Tuesday, September 17, 2013

St. Albert of Jerusalem, Law-Giver of Carmel

Feast Day: September 17th

Albert Avogadro was born about the middle of the twelfth century in Parma, Italy, probably to a noble family. He was well educated , especially in theology. He served as a priest at the Holy Cross Abbey in Mortara and was elected Prior in 1180. Four years later he was appointed Bishop of Vercelli. In 1205, he was made Patriarch of Jerusalem. There, in word and example, he was the model of a good pastor and peace-maker.
During this time, Jerusalem was controlled by the Saracens. The Christians needed a patriarch, bu the position was open not only to persecution, but to possible martyrdom at the hands of the Muslims. Albert proved himself not only diplomatic, but winning in his ways. The Muslims of the area respected him for his sanctity and his intelligence.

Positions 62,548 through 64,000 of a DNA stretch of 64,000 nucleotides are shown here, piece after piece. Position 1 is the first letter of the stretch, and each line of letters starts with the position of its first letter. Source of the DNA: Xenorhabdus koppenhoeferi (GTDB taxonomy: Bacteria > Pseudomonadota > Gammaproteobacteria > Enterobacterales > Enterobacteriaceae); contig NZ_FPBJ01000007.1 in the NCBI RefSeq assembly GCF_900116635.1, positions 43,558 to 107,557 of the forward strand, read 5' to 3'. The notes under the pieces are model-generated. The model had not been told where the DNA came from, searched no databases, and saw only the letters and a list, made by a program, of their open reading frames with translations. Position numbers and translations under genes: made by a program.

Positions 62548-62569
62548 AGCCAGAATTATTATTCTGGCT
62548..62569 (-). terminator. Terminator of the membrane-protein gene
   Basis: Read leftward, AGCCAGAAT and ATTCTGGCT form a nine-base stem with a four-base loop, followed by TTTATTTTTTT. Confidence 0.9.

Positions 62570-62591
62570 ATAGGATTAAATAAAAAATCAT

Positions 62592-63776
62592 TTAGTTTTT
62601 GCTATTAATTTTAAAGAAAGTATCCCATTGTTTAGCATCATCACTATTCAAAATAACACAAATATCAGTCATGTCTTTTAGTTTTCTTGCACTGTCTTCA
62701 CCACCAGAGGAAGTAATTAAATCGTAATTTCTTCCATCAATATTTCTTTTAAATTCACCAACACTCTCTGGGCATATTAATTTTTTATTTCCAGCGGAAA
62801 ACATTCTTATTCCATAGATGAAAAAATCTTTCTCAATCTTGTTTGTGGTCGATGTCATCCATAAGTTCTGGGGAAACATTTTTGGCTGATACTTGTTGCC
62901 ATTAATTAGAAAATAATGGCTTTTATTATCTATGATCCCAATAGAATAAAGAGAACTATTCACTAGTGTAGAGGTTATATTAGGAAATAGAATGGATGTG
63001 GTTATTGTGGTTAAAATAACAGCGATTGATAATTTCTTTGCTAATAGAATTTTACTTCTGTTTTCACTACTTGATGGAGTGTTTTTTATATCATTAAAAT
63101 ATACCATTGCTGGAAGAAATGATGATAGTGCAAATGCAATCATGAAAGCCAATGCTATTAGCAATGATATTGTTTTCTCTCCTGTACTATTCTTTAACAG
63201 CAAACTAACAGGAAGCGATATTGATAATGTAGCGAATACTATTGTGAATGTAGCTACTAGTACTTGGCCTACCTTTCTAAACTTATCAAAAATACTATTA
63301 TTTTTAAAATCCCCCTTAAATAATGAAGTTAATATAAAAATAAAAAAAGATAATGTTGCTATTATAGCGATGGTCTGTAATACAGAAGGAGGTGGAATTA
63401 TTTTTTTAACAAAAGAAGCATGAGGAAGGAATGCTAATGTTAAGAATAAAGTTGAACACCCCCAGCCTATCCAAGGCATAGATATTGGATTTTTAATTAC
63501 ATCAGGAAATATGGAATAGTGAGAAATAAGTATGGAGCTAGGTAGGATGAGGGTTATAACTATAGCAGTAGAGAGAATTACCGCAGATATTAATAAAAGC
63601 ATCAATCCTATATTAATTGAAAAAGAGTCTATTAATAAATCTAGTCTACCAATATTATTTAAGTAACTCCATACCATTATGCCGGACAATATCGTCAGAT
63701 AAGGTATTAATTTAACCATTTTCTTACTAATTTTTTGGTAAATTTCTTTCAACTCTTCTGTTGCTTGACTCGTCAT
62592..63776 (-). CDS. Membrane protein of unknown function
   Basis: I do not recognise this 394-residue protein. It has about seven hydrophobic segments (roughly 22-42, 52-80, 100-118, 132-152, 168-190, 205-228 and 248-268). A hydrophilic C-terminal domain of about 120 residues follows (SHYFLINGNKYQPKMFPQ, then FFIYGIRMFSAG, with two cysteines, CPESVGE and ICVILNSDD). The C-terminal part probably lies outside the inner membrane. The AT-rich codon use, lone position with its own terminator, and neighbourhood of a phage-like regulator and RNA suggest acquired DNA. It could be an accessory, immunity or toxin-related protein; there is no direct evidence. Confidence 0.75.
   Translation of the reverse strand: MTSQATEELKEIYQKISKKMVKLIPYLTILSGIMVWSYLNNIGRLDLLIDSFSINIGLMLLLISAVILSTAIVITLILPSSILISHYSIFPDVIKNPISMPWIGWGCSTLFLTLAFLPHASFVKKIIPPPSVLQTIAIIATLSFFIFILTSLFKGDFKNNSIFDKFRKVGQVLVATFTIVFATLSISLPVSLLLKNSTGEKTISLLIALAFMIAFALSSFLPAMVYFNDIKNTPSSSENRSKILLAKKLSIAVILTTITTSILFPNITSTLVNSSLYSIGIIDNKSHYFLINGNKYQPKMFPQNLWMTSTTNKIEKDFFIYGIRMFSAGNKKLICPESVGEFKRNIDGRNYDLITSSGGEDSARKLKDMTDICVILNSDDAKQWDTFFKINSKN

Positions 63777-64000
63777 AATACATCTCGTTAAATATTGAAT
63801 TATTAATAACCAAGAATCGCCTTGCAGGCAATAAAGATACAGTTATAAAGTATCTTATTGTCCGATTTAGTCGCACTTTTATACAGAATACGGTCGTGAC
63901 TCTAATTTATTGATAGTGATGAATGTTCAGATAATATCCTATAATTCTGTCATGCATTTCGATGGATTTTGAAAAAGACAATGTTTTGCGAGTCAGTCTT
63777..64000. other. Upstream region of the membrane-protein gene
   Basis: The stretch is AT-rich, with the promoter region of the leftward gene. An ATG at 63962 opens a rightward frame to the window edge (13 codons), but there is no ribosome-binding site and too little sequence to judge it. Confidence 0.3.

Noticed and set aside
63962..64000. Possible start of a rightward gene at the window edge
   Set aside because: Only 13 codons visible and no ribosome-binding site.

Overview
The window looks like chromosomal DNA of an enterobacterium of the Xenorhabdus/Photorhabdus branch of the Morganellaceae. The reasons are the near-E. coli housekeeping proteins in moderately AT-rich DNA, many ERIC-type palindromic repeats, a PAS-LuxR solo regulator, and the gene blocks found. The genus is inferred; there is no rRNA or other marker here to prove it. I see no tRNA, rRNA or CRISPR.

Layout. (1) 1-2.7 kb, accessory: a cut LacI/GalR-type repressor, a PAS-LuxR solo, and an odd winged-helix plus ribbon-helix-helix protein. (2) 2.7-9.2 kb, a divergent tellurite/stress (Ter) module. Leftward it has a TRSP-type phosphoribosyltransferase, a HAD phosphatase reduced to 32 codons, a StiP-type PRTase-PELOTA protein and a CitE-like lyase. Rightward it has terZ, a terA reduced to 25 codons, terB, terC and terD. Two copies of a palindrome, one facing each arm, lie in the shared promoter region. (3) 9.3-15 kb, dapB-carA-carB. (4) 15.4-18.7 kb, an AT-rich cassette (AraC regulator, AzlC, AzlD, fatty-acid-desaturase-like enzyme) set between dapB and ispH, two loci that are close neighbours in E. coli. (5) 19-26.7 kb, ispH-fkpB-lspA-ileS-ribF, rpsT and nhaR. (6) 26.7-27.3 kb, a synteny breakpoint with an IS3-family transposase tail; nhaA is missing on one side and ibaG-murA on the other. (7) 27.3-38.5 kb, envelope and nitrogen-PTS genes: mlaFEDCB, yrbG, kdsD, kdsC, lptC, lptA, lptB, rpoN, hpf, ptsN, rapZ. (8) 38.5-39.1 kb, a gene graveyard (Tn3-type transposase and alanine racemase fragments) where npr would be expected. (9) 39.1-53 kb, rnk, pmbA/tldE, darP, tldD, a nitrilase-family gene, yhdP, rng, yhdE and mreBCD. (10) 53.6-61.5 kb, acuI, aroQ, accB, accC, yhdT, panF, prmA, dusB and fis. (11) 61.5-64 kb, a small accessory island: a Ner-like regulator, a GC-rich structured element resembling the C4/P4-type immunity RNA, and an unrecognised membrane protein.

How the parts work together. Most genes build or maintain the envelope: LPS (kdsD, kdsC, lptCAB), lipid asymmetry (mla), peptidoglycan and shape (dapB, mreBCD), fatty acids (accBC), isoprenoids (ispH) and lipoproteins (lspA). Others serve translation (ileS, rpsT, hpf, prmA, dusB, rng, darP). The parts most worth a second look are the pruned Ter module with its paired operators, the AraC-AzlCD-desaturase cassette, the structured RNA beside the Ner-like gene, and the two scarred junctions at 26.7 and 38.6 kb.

Because of the Muslim presence in Jerusalem, Albert took up residence in Acre, which was located on the north end of what is known today as the Bay of Haifa. Overlooking the city and the bay is the holy mountain of Carmel. At that time, a group of holy hermits lived on Mount Carmel in separate caves and cells. Albert was asked by St. Brocard, who was the Prior of the group of hermits, to draw up a formula of life for them, a formula of life that would constitute the beginning of the Carmelite Order. In 1209, Albert wrote this "formulae vitae" and united the hermits into one community.
In 1247, it officially became the Rule of Carmel.

In 1214, Albert was summoned to serve in the General Council of the Lateran, but was murdered before he could attend. On September 14th, a disgruntled man he had discharged from a local hospital, stabbed him to death in the Church of Saint John of Acre while he was part of the procession, on the Feast of the Exaltation of the Holy Cross.

Source: Carmelite Calendar

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